John Ryland, D.D., was born Jan. 29, 1753, at Warwick, England, where his father, the able and scholarly John Collett Ryland, was pastor of the Baptist church. The study of Hebrew was his father's ruling passion as a teacher, and Mr. Ryland was not a little elated at his child's early proficiency in the language, for when only five years old he was able to read and translate the twenty-third psalm to the celebrated Hervey, with whom his father was intimately acquainted. When he was about fourteen years old his religious impressions became fixed, and he was baptized by his father on Sept. 13, 1767. He was recommended to preach by vote of the church at Northampton, to which his father had removed from Warwick, when he was about eighteen years of age, and was fully engaged in the villages around for several years. During this time he assisted his father in his private school, which had stood high under Mr. Ryland's management. In 1781 the church invited him to become co-pastor with his father, and five years later sole pastor, Mr. Ryland, Sr., having removed to the neighborhood of London. His labors at Northampton were greatly blessed. He took a deep interest and a leading part in the formation of the Missionary Society, and at the close of his life he became its secretary. In April, 1792, he received a unanimous invitation to the two offices of pastor of the Broadmead church, Bristol, and president of the Baptist college in that city. After prolonged consideration he at length decided to accept the call, and entered upon his duties at Bristol at the beginning of 1794. For upwards of thirty years he was the most eminent Baptist minister in the west of England, and was greatly esteemed by men of all ranks and denominations. The college flourished under his presidency, and for a long time he exercised by common consent a kind of episcopal supervision over a large number of churches. His correspondence was extensive. An ardent Liberal in political and ecclesiastical principles, he felt a lively interest in American matters, and had frequent communications with American correspondents respecting them, and also concerning missionary work. He wrote and published a considerable number of special discourses and tractates on important subjects, and also several hymns now in general use in public worship. John Foster says of him, that as a preacher "he excelled very many deservedly esteemed preachers in variety of topics and ideas." To the end of his life he was a great reader, "and very far from being confined to one order of subjects, and he would freely avail himself of these resources for diversifying and illustrating the subjects of his sermons. The readers of the printed sketches of his sermons, who never heard him, can have no adequate idea of the spirit, force, and compulsion on the hearer's attention with which the sermons were delivered." He died at Bristol on May 25, 1825, in his seventy-third year. The funeral sermon, preached by Robert Hall, is well known as one of the choicest specimens of pulpit eloquence in our literature.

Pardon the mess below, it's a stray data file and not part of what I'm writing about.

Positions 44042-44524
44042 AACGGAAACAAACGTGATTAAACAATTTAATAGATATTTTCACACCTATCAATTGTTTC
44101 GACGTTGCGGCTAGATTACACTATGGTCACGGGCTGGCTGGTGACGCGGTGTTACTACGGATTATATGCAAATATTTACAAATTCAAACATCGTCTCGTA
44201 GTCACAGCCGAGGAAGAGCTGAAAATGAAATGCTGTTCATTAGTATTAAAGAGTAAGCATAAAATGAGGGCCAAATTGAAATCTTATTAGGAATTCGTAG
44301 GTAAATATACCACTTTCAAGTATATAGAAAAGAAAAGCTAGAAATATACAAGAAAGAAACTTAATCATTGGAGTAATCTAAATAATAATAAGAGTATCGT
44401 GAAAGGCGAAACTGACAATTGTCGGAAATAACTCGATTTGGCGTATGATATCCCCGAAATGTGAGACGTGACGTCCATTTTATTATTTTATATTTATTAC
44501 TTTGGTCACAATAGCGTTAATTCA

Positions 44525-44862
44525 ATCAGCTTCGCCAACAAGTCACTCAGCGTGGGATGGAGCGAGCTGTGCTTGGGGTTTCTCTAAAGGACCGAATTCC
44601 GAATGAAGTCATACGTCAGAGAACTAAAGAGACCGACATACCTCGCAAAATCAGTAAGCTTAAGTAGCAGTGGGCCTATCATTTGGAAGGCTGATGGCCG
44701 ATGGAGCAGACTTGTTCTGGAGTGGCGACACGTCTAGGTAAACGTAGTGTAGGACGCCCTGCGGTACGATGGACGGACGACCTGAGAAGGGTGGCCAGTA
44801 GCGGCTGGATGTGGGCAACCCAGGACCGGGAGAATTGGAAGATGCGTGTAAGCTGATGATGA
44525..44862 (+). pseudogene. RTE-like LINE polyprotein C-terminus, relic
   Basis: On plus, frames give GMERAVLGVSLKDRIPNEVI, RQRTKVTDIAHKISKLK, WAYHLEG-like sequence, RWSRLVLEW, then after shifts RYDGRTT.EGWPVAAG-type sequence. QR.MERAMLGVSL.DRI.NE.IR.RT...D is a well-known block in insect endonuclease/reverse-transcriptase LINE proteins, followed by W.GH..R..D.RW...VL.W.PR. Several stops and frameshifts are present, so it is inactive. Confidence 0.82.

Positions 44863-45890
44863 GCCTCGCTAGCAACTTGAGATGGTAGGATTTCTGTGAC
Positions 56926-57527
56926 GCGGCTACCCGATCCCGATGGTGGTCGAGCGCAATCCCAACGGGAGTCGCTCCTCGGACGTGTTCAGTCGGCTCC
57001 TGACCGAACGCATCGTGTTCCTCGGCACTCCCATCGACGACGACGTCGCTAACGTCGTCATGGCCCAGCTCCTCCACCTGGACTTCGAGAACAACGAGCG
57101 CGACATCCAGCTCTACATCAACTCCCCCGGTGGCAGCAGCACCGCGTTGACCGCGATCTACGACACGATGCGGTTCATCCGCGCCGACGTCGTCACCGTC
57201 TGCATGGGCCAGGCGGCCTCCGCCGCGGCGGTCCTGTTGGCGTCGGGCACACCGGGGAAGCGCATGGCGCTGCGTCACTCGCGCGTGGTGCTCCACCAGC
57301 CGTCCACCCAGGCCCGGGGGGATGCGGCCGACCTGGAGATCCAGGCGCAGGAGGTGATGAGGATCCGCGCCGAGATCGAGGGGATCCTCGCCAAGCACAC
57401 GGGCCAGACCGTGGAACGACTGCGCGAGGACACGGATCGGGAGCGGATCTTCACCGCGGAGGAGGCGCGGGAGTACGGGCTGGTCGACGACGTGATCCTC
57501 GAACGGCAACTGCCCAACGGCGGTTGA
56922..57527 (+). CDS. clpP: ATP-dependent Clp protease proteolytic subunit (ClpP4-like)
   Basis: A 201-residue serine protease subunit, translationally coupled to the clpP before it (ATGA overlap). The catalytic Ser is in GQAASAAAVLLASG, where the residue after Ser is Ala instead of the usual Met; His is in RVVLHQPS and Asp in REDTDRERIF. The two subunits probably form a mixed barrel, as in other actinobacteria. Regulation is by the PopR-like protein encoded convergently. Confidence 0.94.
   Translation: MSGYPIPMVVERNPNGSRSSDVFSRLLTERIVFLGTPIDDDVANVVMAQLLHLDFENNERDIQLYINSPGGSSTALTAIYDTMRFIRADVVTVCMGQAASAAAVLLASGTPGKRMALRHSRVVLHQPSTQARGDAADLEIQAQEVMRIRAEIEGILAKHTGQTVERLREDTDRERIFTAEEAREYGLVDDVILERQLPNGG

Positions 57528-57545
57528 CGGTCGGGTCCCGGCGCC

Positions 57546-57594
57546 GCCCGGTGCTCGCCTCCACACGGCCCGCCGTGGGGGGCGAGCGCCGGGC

[From The Baptist Encyclopedia, 1881; reprint 1988, p. 1018. - Scanned by Jim Duvall.]
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